St Helen of Caenarfon
The Roman road, Sarn Elen is named after Saint Elen ( angliscised to Helen) whose feast day is celebrated today which connects her to Spring. Saint Elen was a late 4th century founder of churches here in Wales. Her influence on present day Wales still evident by the existing roads that bear her name, ancient Roman roads throughout the British Isles – that we can all still walk along. Roman roads in Britain are often called Sarn Elen, but it is possible that the original Elen’s causeways belong to a much earlier period. Evidence of earlier paving is found under some of the roads, but the straightness of the Roman roads must sure have impressed the locals. The Celts associated straight paths with magic and the Otherworld, the paths that fairies took from one mound to another, the straight path of a magical spell, and the spirit flight of the shaman. It is significant that Elen is first beheld in a dream, then goes on to build a network of magical roads across Britain. Some associate these with ley lines, the ancient trackways that are said to join together ancient sites, such as tumuli, burial mounds, hillforts, stone circles and so on. It is possible that Elen is the guardian of these, or perhaps she is the guardian of the paths of dreams and visions.
She was the patron Saint of travel long before St. Christopher. On present day survey maps Sarn Elen is clearly posted. it is said that Elen is responsible for the building of these roads which in an ancient Britain connected strongholds. Some of these roads are associated with ley (energy) lines.The Welsh revered Elen as Elen of the Roads who at Beltane (1st May) opened the season of travel.She is certainly a pre-Roman goddess, and possibly much older than the Celts. The first trackways across Britain are said to have been reindeer tracks; Elain is Welsh for deer, and it is possible that Elen is one of the horned goddesses portrayed in Celtic art, such as the two figures found at Lackford and Icklighmam.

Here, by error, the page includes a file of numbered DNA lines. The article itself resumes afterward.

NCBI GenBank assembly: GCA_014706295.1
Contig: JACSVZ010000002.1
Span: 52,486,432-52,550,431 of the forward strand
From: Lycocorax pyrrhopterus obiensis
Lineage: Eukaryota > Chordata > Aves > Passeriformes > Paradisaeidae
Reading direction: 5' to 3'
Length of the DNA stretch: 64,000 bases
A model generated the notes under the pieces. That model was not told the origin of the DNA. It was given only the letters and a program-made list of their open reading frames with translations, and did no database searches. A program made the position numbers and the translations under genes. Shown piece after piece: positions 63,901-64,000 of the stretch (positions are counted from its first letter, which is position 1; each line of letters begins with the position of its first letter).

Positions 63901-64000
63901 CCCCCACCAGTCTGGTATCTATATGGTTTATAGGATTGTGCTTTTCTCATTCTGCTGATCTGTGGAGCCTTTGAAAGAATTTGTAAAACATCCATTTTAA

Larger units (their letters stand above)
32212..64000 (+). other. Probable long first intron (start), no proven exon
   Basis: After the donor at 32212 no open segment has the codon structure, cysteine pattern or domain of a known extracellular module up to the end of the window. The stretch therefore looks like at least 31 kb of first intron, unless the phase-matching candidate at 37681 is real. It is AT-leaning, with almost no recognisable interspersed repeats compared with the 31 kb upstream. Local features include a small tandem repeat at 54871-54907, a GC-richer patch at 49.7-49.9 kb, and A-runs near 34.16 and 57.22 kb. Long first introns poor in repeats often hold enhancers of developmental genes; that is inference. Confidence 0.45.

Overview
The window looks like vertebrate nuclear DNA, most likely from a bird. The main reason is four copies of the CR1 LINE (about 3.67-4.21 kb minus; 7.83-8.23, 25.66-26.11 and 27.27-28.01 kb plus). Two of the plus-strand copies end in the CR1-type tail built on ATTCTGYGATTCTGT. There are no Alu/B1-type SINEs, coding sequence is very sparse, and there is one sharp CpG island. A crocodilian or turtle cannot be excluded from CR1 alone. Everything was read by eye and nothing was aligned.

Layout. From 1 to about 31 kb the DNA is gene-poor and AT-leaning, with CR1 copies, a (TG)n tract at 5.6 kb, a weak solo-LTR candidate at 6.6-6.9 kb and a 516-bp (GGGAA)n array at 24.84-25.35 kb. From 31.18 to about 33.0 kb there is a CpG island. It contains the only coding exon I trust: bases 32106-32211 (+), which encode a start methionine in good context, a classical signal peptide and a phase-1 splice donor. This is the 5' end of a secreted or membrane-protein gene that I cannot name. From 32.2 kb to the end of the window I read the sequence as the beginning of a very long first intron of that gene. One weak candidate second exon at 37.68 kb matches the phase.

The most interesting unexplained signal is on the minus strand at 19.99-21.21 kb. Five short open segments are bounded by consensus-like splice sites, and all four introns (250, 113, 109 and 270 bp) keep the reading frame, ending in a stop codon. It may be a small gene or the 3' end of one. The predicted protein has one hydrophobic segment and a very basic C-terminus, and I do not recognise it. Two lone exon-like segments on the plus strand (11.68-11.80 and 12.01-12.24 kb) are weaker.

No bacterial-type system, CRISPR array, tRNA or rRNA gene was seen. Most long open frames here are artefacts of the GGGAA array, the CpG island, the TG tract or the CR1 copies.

Elen's story is told in The Dream of Macsen Wledig, one of the tales associated with the Mabinogion.Welsh mythology remembers her as the daughter of a chieftain of north Wales named Eudaf or Eudwy, who probably lived somewhere near the Roman base of Segontium now Caernarfon in North Wales. and as the the wife of Macsen Wledig ( Magnus Maximus), the 4th-century emperor in Britain, Gaul and Spain who was killed in battle in 388 AD.
She is remembered for having Macsen build roads across her country so that the soldiers could more easily defend it from attackers, thus earning her the name Elen Luyddog (Elen of the Hosts).
The Mabinogion collection is drawn from Medeival writings, although it is accepted that most of the tales were probably transmitted orally for centuries previous to their writing down. Nevertheless by the twelfth century, Britain had been Christian for a long time while it is clear that while some characters have been diminished, while once they were gods or otherworldly heroes, they appear in the tales as ordinary humans. Some believe that Saint Elen or Helen is such a diminished goddess, and her tale does give us a few snippets which tend to support this idea. There is her mysterious appearance in Macsen's dream , and the curious, almost ritualistic surroundings in which she first appears. She sits upon a magical seat that grows bigger when Macsen joins Elen upon it. There is the emphasis on her beauty and magnificance, which could indicate an otherworldly appearance.
And then there is this business with the roads, which has led many modern pagans to proclaim her as goddess of roads, ley lines, shamanic journeying, a guardian of all who journey etc. In addition some modern pagan writers, in a bid to increase the amount of information we have on Elen, are assuming that she is identical with other goddesses such as Brighid or that she is the forerunner of such goddesses.
Through the ages Elen and Helen's lives have been combined. In myth and legend Elen is representative of the land of Britain itself, Elen of the Ways istherefore a rich combination of legend, myth, history and imagination..